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Common Errors with Stipulated Facts Trials

Posted by attorney Michael Morgan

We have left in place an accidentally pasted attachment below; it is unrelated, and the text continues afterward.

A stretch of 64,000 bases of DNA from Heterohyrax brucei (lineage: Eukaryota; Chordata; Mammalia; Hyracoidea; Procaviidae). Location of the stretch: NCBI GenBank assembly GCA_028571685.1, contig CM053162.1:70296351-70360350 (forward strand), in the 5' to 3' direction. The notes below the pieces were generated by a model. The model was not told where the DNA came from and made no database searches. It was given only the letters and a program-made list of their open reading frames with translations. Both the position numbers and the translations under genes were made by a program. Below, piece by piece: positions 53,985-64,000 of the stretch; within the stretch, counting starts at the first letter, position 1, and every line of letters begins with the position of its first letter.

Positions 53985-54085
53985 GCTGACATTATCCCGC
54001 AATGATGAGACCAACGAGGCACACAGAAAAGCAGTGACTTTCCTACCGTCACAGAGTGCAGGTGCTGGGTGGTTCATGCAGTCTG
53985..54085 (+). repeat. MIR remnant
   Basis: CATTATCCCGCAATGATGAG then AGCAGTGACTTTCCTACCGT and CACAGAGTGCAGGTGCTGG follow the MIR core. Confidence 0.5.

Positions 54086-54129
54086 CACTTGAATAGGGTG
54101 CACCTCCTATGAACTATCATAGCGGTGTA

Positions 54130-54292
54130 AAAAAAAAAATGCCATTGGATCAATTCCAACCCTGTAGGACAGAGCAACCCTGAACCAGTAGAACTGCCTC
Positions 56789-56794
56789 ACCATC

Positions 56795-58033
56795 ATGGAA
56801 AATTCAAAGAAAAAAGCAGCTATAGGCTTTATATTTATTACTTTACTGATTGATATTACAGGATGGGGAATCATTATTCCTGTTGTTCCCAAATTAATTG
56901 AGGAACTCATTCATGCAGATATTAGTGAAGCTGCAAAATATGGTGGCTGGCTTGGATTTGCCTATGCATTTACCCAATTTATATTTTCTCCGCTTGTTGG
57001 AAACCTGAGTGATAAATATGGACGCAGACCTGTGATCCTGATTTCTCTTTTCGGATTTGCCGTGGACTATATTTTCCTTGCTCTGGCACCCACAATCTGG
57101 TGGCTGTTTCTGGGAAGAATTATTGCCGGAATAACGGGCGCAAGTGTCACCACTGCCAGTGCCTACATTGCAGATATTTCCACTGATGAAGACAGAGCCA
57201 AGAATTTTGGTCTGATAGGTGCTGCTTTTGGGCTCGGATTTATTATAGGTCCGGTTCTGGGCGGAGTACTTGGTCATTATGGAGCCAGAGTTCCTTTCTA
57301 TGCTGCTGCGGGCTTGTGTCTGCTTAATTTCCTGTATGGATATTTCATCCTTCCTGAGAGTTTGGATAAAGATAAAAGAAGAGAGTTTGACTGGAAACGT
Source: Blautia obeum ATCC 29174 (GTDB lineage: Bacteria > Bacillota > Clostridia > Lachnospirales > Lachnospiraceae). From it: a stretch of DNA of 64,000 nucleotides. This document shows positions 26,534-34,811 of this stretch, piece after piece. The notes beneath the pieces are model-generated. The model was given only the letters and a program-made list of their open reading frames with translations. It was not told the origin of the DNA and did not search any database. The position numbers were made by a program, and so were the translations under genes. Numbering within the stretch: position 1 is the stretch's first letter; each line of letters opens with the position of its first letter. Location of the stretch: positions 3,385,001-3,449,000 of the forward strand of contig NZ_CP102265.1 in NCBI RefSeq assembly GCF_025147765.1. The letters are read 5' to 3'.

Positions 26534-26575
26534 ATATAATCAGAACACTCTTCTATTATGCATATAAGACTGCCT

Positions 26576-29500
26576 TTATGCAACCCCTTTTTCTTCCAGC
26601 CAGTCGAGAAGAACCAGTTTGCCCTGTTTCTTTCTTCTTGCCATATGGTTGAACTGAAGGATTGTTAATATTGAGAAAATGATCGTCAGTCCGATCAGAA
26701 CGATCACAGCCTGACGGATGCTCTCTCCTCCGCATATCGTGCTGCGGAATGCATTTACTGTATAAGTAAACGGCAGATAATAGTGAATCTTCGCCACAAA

A fairly common error associated with a stipulated facts trial is the (mistaken) belief that such a trial is the same as a defendant agreeing to their guilt to the charged offense. see State v. Johnson, 104 Wn. 2d 338 (1985). " In a stipulated facts trial, the judge or the jury still determines the defendant's guilt..." Id. at 342. Because a stipulated facts trial is not the same thing as a guilty plea, a defendant who agrees to proceed with a stipulated facts trial need not receive the same advisements as required to be given to defendants before the acceptance of a guilty plea. A common, but not always harmless, error made by some judges is that they do provide certain unnecessary advisements to defendants that seek to proceed by means of a stipulated facts trial. These advisements are probably given because courts "indulge every reasonable presumption against waiver" of such constitutional rights as the right to trial by jury. Johnson v Zerbst, 304 U.S. 458 (1938). Because of this principle, when judges take it upon themselves to advise defendants of their rights--those advisements must be accurate for a waiver of those rights to be valid. see Lutton v. Smith 8 Wash. App. 822 (1973). An advisement given by judges and actually found in CrRLJ 6.1.2(b) is that the "process" of a stipulated facts trial somehow requires a defendant to give up his right to testify and present evidence--even though no such requirement exists in the law. A court rule, however, cannot eliminate or diminish a defendant's constitutional rights. see State v. Pelkey, 109 Wn. 2d 484 (1987) and improper waivers can be the basis for an appeal and a remand for a new trial.

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